26 May 2006


Daily Service

Ringfinger Bloodstain graduated from cooking school and immediately opened what she called the church of nourishment. She invited worshippers from all faiths to come indulge in the sacred power of well prepared food. Within a month Ringfinger’s establishment was packed with diners every night, most of them happy to eat what she served, but unaware they were in a church. They thought they had stumbled onto an eccentrically designed restaurant. A local food reviewer gave Ringfinger an exceptionally good notice. You’ll think you died and went to heaven, he wrote. Everything I ate at this unique establishment is simply divine.


Brought to mind a pastry:

Lived in Thessaloniki for a while researching an undergrad thesis on the history of the city-defining Sephardic community largely eradicated by the Nazis in six weeks of 1942. I found, and lived with, many traces and ghosts - marble sidewalks made of Jewish gravestones, Bibliopoleo Molho, a Jewish bookstore with roots going back centuries, remnants of synagogues.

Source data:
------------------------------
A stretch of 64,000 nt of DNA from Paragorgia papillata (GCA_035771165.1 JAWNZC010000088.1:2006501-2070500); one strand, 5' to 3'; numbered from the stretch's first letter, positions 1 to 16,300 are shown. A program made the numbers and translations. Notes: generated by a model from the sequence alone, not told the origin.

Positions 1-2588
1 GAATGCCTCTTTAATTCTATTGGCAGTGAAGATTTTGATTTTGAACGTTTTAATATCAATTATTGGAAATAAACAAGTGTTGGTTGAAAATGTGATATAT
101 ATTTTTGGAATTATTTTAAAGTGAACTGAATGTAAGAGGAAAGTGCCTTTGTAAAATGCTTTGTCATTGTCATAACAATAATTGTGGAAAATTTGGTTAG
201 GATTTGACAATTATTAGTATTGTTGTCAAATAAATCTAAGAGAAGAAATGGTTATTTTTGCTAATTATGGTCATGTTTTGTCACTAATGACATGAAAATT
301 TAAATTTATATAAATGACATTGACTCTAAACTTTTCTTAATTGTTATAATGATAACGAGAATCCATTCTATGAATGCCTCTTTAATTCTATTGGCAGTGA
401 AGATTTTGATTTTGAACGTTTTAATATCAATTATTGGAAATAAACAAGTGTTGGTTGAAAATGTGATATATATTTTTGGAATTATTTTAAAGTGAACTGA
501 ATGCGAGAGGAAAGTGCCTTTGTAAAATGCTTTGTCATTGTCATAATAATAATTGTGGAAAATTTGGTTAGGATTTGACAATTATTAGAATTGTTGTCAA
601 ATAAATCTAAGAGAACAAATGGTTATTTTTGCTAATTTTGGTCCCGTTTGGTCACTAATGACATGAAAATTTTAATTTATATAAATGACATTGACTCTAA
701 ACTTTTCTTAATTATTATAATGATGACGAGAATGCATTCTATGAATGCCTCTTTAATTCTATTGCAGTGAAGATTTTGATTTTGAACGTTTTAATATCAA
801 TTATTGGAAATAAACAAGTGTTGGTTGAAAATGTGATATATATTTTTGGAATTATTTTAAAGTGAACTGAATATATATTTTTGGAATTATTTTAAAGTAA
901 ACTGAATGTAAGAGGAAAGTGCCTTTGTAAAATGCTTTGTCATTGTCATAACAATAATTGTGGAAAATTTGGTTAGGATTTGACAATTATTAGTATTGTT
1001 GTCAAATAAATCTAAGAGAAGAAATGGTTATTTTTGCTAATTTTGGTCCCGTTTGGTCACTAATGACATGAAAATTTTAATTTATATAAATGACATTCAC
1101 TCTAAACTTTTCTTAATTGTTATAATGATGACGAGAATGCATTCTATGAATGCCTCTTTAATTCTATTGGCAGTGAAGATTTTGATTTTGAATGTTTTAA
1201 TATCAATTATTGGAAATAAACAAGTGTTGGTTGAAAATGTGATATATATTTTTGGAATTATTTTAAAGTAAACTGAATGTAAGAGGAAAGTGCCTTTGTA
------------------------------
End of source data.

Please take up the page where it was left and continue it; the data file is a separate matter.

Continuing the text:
But the most vibrant thing I found, the most useful in my own increasing-by-the-moment-urgency to preserve something of the people and history of that place, were Sephardic-Greek recipes, handed down for hundreds of years.

There is one, for galaktaboureko, that is truly and thoroughly a spiritual experience - the rose petals instantly suggest what the taste buds will discover:

Here is what god tastes like. Here is what love tastes like. Here is what home tastes like. Here is the sweetness which cannot be destroyed.
Loved it, Mario.

And Theriomorph, I want that recipe. Marvelous.
Galaktaboureko. If it tastes as rich as it sounds it must be out of this world. I'm sure Ringfinger has it on her menu.
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